UI tuition freeze welcome
It wasn't all that long ago that the University of Illinois was raising tuition every year. But times have changed.
People who have been paying attention know that the high cost of obtaining a college education and the long-term debt students run up in the process pose a significant problem for families today.
So it's good news that the University of Illinois is able to propose a freeze on in-state tuition for another year. UI trustees are scheduled to vote on the measure at their Jan. 19 meeting. If approved, as the measure is expected to be, it would mark the third straight year of frozen tuition.
But it's more than that. The proposal represents a tuition freeze for the four-year tenure of the 2017-18 freshman class. Under a state law passed during the Rod Blagojevich administration, tuition rates for incoming freshmen do not change over four years.
While that approach can make a big difference for those whose budgets are tight, the cost of a UI education remains formidable.
The cost of attending the UI for a year is over $27,000. That number includes $12,036 in tuition, $3,662 in fees and another $11,308 for room and board. Add another $5,004 for engineering, physics, chemistry and business (other programs also have tuition rates higher than the base rate).
UI tuition, obviously, is high. Indeed, it's ranked third-highest in the Big Ten, trailing only Northwestern and Penn State.
Of course, in-state tuition is just a part of the UI's income stream.
Graduate students, out-of-state students and international students will pay much higher rates, ranging from nearly $27,000 to slightly more than $29,000. That's why the UI gets such a big income boost from those students who travel from other countries to attend school here.
Nonetheless, the UI finds itself in a difficult financial situation.
It generates strong income from tuition, grants and gifts. But as the state of Illinois has fallen steadily over the years into a state of effective bankruptcy, state aid has declined with it. That terrible situation has been exacerbated by the ongoing 18-month budget standoff between Republican Gov. Bruce Rauner and Democratic House Speaker Michael Madigan.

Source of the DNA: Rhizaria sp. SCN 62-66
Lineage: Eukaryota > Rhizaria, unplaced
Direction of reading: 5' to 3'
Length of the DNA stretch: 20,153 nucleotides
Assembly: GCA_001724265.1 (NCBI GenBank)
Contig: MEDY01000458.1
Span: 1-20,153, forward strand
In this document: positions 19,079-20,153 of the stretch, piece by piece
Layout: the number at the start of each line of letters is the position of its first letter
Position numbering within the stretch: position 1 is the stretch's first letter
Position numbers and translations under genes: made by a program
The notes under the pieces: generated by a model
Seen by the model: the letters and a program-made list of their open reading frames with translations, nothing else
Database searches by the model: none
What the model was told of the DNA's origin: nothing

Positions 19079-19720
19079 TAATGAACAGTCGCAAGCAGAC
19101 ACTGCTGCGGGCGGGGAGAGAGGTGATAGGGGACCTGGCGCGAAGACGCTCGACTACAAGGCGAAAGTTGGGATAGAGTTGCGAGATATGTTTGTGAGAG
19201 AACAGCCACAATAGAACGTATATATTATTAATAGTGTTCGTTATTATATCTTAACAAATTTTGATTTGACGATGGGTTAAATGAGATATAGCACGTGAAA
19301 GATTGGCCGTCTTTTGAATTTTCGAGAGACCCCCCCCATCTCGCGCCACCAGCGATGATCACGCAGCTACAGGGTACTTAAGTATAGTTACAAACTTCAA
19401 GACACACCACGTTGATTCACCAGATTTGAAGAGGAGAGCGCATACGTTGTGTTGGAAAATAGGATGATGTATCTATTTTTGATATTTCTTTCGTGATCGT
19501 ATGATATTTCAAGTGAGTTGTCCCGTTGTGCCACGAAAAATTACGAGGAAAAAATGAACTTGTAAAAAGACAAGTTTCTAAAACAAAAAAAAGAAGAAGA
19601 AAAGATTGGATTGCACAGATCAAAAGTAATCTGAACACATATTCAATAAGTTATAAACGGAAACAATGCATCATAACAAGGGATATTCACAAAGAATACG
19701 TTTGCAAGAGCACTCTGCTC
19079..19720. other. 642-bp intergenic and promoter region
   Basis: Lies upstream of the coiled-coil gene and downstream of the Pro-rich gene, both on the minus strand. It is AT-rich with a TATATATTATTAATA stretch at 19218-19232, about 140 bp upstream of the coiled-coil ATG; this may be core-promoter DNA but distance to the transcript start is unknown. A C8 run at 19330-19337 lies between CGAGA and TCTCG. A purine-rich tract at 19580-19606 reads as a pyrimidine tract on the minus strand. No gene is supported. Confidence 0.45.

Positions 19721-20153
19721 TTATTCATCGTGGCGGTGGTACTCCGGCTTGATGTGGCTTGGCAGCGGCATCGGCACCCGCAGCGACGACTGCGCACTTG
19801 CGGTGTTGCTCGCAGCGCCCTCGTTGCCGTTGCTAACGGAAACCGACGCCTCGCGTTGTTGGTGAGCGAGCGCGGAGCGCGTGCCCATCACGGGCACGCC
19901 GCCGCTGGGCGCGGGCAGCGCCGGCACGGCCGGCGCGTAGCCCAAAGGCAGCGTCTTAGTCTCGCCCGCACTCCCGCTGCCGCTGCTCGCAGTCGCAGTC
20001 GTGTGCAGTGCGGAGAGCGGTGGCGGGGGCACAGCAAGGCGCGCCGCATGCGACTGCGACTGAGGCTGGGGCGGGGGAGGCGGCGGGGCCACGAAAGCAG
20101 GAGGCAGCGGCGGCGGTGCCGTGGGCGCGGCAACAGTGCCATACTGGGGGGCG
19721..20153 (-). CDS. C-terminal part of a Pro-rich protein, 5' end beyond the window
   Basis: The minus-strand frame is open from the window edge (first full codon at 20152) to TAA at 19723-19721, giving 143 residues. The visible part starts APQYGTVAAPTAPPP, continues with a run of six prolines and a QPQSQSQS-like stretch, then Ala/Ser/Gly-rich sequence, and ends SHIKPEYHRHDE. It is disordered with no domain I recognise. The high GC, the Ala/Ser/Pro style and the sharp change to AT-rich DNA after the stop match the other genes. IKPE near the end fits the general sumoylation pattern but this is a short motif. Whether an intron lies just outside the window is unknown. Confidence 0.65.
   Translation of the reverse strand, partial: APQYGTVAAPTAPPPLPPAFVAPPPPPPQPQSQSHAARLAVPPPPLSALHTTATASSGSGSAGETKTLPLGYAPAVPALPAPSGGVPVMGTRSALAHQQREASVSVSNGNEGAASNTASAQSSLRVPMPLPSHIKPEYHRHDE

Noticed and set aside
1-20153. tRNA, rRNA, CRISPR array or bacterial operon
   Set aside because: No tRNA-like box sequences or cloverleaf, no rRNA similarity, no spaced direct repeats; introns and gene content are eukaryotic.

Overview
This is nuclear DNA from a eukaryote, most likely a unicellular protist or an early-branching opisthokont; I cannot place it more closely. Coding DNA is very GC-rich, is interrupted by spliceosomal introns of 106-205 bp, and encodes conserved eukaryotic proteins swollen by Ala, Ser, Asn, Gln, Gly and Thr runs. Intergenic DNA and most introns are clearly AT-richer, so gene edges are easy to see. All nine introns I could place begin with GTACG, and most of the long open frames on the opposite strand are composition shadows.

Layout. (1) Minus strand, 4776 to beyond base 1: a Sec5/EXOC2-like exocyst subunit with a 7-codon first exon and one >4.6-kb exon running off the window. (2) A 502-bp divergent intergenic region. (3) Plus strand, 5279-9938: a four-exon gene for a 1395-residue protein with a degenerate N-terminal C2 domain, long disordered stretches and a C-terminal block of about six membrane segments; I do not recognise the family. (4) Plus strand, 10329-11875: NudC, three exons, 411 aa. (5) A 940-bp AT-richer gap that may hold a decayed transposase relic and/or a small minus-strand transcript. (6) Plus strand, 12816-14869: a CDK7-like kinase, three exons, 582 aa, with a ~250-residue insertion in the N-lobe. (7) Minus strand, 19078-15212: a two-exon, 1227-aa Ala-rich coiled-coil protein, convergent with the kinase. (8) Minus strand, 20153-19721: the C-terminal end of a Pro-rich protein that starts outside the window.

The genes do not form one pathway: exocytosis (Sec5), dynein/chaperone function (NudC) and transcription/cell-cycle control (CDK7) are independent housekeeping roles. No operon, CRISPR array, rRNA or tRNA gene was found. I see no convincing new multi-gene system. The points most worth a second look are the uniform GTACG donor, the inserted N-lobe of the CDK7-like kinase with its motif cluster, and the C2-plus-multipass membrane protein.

Without a state budget in place, the General Assembly cannot appropriate funds for its public universities and community colleges. To forestall disaster, Rauner and legislators cobbled together a partial budget that expired on Dec. 31. But even under that partial solution, according to the UI's chief financial officer, Walter Knorr, the state still owes the UI about $45 million.
That's on top of a reduction of an estimated $750 million over the past two years, one of the many adverse consequences of this state's failure to put its financial house in order.
The good news is that the UI has other resources on which it can rely. Think of how desperate the situation is at other public universities, like Eastern and Western Illinois, that do not have the UI's financial flexibility.
The question, of course, is how long the UI can go before it raises its tuition. Executive Vice President Barbara Wilson said the UI, weighing a complicated mix of issues, is taking it one year at a time.
Fundamental to resolving that issue is the nature of land-grant universities, like the UI.
The Morrill Act, which created these institutions, was signed into law during the Civil War by President Abraham Lincoln.
The aim was to create a system of public universities in the states that would provide higher education to the children of the middle class and the poor that was comparable to the education the children of the rich received at private institutions. Public institutions with unaffordably high tuition aren't meeting that challenge.
The UI is, of course, one of the leading public research universities. So it's always going to be more expensive to attend than other public universities with different missions. How high — and how much of a disincentive the cost represents — is the million-dollar question.
Further, it's one that goes beyond individual institutions.
The UI is a state institution, requiring the state to become part of the solution instead of part of the problem. The governor and legislators from both parties must dedicate themselves to restoring Illinois to sound financial health. They haven't been up to that task for years.
Until they do, the entire state, including the UI, will be staggering from year to year.